For a brief moment in the debate last night, you might have been able to hear a pin drop when Democratic nominee Joe Biden vowed to "transition from the oil industry," after again claiming he never said he would ban fracking.
Even moderator Kristen Welker seemed stunned as she pivoted back to Biden and asked, "Why would you do that?"
Biden explained that the oil industry "pollutes" significantly, so obviously, he would want to move into "renewable energy." This all came just moments after Biden once again pushed aside accusations from President Trump that he wanted to ban fracking.
Of course, Biden has said many times that he wanted to end fracking, or at least ban leases on federal lands- a move that would cripple the industry and destroy millions of jobs. Perhaps he has not been recorded using the word "ban" in regards to fracking, but his ticket mate Kamala certainly has and many of his surrogates and supporters have advocated for an end to fracking under a potential Biden administration. Biden told Trump to show the tape.
Waffling on a fracking ban is nothing new for Joe Biden. Since he became the Democratic nominee he has dodged his previous comments against fracking in a bid to woo energy industry voters in states like Texas, Pennsylvania, and Arizona. His comment about ending oil, however, caught everyone off guard.
Trump first asked Biden why he would "close down" the oil industry. Biden didn't deny that was his intention. He changed the words "close down" to "transition," and confirmed Trump's accusation.
"By the way, I would transition from the oil industry, yes," Biden said.
"That's a big statement," Trump said with a pregnant pause, beckoning oil industry states to listen up to Biden's extreme position. Biden agreed.
"I will transition. It is a big statement," Biden said.
Biden went on to say that he would halt federal subsidies for the oil industry and then threw a wet noodle at the president, falsely accusing him of not allowing subsidies for solar and wind energy.
"And I’d stop giving, to the oil industry, I’d stop giving them federal subsidies,” said Biden. “He won’t give federal subsidies to solar and wind, why are we giving it to oil industry?"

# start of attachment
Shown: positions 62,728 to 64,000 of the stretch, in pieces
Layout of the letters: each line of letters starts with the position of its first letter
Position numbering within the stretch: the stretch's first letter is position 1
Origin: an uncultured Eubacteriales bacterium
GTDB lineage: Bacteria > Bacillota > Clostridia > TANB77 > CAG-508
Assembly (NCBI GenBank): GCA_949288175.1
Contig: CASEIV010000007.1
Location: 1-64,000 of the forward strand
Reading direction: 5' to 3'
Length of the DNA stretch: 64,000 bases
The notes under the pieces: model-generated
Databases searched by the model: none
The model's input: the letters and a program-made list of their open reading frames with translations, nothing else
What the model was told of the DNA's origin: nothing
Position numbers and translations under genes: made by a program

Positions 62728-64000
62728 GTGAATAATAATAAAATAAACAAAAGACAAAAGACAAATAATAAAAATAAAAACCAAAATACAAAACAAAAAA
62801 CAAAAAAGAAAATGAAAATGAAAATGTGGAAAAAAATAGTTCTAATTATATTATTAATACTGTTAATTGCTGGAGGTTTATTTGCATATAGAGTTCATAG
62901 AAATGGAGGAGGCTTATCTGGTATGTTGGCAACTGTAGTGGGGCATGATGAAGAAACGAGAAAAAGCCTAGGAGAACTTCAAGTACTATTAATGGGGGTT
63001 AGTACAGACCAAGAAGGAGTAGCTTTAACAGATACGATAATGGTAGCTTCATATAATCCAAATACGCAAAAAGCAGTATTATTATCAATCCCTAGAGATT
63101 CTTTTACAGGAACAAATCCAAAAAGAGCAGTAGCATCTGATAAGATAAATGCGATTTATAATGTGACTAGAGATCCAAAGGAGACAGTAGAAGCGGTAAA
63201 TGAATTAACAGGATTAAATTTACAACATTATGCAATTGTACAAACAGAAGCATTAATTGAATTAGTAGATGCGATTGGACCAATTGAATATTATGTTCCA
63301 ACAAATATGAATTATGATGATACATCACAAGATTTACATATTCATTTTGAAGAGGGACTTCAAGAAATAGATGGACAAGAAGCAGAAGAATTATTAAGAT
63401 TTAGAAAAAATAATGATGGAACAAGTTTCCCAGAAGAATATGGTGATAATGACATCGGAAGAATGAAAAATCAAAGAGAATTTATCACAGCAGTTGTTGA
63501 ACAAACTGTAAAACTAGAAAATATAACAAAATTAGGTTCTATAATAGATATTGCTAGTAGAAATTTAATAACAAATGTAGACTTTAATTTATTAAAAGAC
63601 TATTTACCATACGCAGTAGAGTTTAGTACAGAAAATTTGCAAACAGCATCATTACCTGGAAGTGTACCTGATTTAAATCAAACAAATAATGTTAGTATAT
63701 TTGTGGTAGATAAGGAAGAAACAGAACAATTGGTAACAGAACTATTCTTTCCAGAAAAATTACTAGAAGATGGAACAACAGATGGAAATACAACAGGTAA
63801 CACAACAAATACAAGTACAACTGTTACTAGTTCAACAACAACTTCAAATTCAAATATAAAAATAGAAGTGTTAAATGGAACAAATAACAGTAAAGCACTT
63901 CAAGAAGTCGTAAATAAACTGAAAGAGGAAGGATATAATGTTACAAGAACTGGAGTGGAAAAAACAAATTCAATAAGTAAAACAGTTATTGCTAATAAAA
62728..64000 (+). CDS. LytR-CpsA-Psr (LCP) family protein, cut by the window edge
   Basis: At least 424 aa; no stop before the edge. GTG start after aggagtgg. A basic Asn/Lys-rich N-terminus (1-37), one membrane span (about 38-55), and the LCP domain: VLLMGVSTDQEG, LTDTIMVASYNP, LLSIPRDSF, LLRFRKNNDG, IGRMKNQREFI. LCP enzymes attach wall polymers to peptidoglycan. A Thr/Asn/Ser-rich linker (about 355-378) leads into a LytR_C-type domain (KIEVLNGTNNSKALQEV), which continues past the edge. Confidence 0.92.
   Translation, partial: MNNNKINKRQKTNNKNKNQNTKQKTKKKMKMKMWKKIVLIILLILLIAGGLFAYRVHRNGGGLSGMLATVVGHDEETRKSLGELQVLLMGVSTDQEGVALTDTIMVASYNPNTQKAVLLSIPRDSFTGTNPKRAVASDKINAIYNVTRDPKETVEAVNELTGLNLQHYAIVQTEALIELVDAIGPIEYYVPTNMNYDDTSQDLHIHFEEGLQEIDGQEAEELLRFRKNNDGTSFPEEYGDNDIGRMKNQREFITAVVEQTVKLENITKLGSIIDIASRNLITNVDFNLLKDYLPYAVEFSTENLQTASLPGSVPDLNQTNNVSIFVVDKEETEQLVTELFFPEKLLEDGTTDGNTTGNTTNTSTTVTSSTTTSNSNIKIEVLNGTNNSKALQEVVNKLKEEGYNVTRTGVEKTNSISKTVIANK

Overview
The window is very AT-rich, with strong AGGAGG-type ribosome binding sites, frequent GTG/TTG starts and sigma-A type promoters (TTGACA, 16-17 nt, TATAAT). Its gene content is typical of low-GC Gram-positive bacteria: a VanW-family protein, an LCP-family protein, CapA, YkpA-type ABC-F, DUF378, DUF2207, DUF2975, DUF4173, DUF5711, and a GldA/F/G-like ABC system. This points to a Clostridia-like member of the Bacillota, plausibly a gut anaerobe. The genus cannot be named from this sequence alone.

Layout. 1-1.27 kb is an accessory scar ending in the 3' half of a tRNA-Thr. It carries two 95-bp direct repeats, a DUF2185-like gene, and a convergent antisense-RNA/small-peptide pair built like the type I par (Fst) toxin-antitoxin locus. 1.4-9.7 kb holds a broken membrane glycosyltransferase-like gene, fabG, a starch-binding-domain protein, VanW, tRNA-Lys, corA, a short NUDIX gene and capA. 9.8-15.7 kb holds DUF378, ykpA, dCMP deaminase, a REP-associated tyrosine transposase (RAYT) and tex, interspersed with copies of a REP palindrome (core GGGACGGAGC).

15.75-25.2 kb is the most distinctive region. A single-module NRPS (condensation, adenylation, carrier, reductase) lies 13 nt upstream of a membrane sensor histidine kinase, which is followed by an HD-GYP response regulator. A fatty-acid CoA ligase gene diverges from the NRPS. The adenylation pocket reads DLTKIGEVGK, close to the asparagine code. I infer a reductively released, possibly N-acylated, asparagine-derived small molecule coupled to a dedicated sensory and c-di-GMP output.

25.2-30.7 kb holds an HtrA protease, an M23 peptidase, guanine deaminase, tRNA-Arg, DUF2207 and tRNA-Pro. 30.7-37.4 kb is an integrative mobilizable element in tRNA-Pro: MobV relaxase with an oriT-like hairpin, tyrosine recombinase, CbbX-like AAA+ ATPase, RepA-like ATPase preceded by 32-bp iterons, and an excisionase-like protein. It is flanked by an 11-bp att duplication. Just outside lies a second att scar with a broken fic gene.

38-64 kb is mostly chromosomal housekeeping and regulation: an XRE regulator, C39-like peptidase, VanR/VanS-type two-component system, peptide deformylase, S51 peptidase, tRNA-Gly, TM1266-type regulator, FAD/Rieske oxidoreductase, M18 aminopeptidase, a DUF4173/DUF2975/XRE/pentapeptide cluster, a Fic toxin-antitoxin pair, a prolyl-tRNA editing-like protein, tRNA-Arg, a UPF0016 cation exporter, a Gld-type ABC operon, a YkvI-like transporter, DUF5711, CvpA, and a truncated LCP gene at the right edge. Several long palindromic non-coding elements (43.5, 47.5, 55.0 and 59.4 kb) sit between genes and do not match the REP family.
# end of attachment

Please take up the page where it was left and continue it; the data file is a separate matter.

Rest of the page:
Trump aptly corrected Biden, noting that under his administration, renewable energy does receive federal subsidies.
The conversation wrapped up, but the stunning comment about ending a massive industry and job provider in the United States hung in the air like burnt garlic.
Today, however, the Biden campaign team is attempting damage control, saying that the former vice president didn't literally mean what he actually said.
Biden's team seeks to clarify Biden's remarks on the oil industry, with @KBeds saying that Biden was referring to ending oil subsidies.— Annie Linskey (@AnnieLinskey) October 23, 2020
Biden Deputy Campaign Manager and Communications Director Kate Bedingfield told reporters late last night that the former VP only meant that he intended to end oil subsidies, not the industry itself. This claim made despite Biden's own claim that he would "transition from the oil industry" and that it "pollutes greatly."
Biden also fumbled through his own cleanup attempt while talking to reporters after the debate, saying first that he would not end fossil fuels and then saying it would be a "long time" before he would end fossil fuels.
Asked further about what might happing to the job industry if he went forward with ending fossil fuels, he said that many more jobs would be created in the renewable energy industry to replace the destroyed ones. This claim has repeatedly been busted by leaders in the energy industry.
“But we're not getting rid of fossil fuels for a long time,” Biden continued— Matt Viser (@mviser) October 23, 2020
Asked if millions in those industries would lose jobs: “Well, they're not going to lose their jobs. And besides they're gonna...there are a lot more jobs that are gonna be created in other alternatives”
Of course, the media took Biden's complete 180-degree pivot at face value and dutifully reported that he only ever meant ending federal subsidies for oil.